It’s the dawn of a new kind of computer. And a new kind of computer requires a new way to get stuff done.
Each new era of computing has brought with it a big change to how we interact with our devices. PCs ditched the punch card and gave us the mouse and keyboard. Smartphones got rid of the mouse and physical keyboard in favour of multitouch screens.
Get ready for touchscreens to fall out of favour soon too, as we enter the post-smartphone era. This period is likely to be dominated by everyday gadgets like speakers, eyeglasses, and even toasters that have been made “smart” with powerful computing chips, wireless communications radios, and sensors.
You’re not going to attach a mouse and keyboard to your connected toaster, and you’re not going to poke around on a touchscreen while you’re attempting to repair an elevator with the help of some smart glasses.
The good news is you may already be prepared for the change. If you’ve ever sent your significant other a picture to make sure that you picked up the right cereal or used Siri to answer a text while you were cooking, you’ve already taken some early steps into the post-smartphone world.
That’s because the camera and microphones are likely to be the new mouse and keyboard. They will be how we interact with these new smart computing devices, in large part because they too are getting smarter.
Listening and talking
Microphones and cameras have a lot of appeal as interfaces for computers, because they tap into the human brain’s natural modes of communication, noted John Underkoffler, an award-winning computer interface designer who helped envision the iconic computing systems used in “Minority Report” and the “Iron Man” films.
When you have face-to-face meetings with people, you’re not just listening to what they say; you’re inferring meaning from their facial expressions, hand gestures, and overall body language. Communication is visual and verbal.
Smarter, cheaper microphones and cameras will allow us to have more natural interactions with more and more of our devices. And they will allow us to do things that just weren’t possible before.
Google Translate as example of what cameras and microphones can make possible. You can speak a phrase into your smartphone’s mic and have Google Translate’s app instantly translate it into another language. Or you can hold your phone’s camera up to sign in a foreign country and the app will quickly show you what it means.
Microphones and cameras are “going to be part of a new wave of user interface that’s going redefine what computing means,” Underkoffler said.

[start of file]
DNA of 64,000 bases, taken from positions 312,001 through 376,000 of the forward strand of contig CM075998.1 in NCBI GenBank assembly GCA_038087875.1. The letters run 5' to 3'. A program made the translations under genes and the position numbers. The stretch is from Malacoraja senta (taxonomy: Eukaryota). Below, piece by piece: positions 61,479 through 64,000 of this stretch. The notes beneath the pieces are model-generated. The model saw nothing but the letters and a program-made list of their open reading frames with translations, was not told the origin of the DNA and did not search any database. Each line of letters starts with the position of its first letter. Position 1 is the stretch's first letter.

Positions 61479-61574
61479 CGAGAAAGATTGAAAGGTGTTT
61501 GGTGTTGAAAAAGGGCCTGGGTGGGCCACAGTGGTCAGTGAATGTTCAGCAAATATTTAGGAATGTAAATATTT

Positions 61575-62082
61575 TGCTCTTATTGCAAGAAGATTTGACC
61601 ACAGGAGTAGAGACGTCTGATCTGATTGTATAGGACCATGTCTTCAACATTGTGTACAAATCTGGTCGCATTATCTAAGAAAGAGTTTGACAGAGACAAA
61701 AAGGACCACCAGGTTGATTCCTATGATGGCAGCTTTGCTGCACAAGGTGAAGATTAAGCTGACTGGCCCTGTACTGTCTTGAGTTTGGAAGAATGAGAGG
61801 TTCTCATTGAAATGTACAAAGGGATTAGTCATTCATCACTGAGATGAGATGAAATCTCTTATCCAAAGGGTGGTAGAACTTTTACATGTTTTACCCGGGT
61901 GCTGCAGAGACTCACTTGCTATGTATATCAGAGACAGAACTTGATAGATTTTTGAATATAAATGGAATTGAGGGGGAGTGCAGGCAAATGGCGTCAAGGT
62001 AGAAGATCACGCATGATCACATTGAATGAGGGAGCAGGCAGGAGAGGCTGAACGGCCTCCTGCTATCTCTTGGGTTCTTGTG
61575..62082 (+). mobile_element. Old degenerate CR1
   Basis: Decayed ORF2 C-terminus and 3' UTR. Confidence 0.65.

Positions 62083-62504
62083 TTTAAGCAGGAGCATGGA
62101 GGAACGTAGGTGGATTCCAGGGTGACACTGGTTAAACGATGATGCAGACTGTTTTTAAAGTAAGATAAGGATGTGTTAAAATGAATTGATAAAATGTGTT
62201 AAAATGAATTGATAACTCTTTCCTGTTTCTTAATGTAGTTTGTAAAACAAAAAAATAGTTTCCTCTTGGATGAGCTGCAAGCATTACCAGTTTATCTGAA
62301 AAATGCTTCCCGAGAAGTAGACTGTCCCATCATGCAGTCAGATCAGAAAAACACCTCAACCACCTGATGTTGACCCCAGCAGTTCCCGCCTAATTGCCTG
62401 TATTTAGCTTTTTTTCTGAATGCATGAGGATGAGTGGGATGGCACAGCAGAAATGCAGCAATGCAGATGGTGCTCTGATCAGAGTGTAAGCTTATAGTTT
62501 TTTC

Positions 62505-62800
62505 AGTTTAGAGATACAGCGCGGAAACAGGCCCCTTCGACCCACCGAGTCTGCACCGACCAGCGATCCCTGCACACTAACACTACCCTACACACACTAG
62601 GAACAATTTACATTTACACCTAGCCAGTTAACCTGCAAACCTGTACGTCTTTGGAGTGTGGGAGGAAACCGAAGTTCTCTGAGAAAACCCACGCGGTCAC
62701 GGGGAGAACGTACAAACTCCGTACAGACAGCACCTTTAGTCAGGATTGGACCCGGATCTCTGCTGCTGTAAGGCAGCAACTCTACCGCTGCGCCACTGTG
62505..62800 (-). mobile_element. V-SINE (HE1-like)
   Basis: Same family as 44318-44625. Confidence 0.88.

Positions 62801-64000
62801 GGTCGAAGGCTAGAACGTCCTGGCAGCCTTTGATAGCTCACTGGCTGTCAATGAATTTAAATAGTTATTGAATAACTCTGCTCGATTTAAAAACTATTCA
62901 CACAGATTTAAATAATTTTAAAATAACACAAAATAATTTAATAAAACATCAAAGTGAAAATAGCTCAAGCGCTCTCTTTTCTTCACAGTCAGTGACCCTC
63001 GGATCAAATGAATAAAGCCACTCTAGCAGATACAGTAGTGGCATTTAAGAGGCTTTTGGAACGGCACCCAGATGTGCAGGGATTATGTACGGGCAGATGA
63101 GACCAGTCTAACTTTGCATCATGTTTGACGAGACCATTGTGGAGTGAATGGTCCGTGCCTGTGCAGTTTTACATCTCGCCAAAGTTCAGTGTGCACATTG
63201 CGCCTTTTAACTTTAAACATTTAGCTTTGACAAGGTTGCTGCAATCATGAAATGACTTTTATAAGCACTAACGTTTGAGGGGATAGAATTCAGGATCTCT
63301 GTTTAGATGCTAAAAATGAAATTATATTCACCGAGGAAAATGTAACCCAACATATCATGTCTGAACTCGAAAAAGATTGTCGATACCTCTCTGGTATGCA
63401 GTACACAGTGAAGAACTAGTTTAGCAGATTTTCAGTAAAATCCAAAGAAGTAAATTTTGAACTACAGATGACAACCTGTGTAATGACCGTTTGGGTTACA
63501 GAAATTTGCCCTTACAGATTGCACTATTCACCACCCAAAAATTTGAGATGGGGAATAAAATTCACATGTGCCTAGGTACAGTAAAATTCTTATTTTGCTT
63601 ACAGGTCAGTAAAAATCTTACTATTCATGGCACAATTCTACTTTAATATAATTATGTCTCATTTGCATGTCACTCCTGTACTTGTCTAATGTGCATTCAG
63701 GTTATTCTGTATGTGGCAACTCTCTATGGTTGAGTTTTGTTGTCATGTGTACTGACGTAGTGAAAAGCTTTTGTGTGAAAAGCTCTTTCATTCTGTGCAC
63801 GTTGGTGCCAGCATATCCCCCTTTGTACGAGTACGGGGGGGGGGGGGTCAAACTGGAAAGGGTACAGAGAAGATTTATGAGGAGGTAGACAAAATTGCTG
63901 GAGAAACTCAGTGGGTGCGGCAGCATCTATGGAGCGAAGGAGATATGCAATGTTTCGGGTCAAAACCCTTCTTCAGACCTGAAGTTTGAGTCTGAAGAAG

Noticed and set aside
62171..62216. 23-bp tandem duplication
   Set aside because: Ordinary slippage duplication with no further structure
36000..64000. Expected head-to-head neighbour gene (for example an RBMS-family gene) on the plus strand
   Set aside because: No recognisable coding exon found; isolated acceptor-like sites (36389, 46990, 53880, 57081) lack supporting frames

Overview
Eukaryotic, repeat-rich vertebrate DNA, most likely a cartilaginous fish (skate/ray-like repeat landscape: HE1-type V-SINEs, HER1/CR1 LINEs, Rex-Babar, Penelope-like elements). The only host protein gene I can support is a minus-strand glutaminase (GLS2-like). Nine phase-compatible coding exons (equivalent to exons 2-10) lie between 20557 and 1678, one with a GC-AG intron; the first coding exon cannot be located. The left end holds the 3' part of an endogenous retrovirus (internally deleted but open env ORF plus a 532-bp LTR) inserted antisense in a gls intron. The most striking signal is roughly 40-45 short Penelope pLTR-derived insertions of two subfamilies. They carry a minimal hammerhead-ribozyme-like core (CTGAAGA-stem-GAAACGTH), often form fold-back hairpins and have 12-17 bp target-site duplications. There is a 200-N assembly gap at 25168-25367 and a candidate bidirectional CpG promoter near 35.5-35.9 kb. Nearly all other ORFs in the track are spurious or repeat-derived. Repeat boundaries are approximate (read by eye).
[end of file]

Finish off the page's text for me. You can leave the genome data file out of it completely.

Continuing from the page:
A great early example of how we’ll be using cameras and microphones to interact with post-smartphone devices is Amazon’s Echo Show. Like other Echo devices, the Show is a smart speaker that’s powered by Alexa, Amazon’s voice assistant. What’s most obviously different about the Show is that it has a screen; you’d be forgiven for thinking it looks a little like an iPad in a heavy case.
But what makes the Show particularly interesting is how you interact with it. Its display is a touchscreen, so you can, of course, tap on virtual buttons and commands. But that’s not how you’ll likely use it most of the time.
Instead, its primary interfaces are through its microphone and cameras. If you want to know the latest news, watch Amazon Prime videos, or find out the score in your team’s game, you’ll likely just talk to the Show. If you want to see if Amazon has your shampoo in stock, you can use the Show’s camera to scan in an old bottle, identify it, and find it in the store.
You can also use the microphone and camera together. You can tell Alexa to take a selfie of you, for example, or have her initiate a video call to your mum.
Such features are especially popular with the elderly, particularly people who struggled to master a smartphone or a PC, said Miriam Daniel, Amazon’s director of Echo devices and Alexa. For them, it’s much easier to just ask Alexa to do something than to figure out which app to use.
Daniel said the Echo Show and similar devices are also proving popular in emerging markets like India, where PCs never really caught on widely and modern smartphones are only starting to gain significant traction. For consumers in such countries, post-smartphone devices like the Show could be the only computer they end up needing, she said.
But the Show offers only a taste of what’s to come in terms of how we interact and what we’ll be able to do with post-smartphone devices. A more sophisticated vision comes in the form of Microsoft’s HoloLens.
The augmented reality headset uses a camera, mounted on its side, to “read” the world around you and help shape the digital images it displays. And, because it has a microphone, it will also respond to voice commands; you can tell it to check and display your email, for example.
Even though cameras and microphones are coming to the fore, touchscreens likely won’t disappear. We’ll still need them in some situations, just like we still use keyboards and mice today. Voice can’t communicate everything, and cameras need some kind of screen to display the images and video they capture.
The camera and microphone do, however, offer users and new computing devices far more ways for communicating with each other.
“I think we’re just scratching the surface of what we can do,” Daniel said.